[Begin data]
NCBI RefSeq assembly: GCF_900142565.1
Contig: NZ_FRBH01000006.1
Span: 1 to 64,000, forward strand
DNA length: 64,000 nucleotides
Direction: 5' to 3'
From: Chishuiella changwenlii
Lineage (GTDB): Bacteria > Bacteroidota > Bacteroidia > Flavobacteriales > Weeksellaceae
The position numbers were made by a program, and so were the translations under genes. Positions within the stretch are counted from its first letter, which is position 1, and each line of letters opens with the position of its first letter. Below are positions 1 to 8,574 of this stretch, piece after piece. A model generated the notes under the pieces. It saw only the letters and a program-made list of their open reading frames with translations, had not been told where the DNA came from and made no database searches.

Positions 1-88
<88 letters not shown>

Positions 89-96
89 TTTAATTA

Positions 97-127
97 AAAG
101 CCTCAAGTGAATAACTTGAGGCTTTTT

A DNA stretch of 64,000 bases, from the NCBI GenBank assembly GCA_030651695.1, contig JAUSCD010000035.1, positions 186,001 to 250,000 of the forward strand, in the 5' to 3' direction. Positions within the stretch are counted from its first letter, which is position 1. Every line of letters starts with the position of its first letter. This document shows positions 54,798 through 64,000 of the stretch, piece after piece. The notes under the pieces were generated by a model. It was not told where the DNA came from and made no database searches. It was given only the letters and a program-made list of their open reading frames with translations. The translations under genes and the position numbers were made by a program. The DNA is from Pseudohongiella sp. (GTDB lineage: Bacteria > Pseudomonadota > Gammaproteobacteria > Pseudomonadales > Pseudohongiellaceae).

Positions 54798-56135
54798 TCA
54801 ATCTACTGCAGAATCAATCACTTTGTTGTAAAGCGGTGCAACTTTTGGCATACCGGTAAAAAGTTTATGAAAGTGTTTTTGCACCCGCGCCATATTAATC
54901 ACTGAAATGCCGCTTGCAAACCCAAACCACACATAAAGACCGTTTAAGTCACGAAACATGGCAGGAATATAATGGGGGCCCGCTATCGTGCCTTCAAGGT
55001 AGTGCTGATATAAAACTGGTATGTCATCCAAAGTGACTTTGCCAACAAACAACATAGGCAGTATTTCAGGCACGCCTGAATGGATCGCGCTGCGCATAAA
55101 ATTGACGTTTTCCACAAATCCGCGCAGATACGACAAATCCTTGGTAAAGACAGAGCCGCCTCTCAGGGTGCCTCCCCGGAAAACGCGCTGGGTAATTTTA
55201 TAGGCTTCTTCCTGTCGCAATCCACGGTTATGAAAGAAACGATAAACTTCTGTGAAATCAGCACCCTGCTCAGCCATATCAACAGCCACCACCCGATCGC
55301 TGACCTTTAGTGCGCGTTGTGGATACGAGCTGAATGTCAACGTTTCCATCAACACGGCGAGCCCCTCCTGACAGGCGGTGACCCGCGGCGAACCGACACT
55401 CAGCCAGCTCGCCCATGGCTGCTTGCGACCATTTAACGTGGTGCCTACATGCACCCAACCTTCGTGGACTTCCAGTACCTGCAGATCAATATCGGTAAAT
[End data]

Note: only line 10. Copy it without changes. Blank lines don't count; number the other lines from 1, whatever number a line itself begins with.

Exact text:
<88 letters not shown>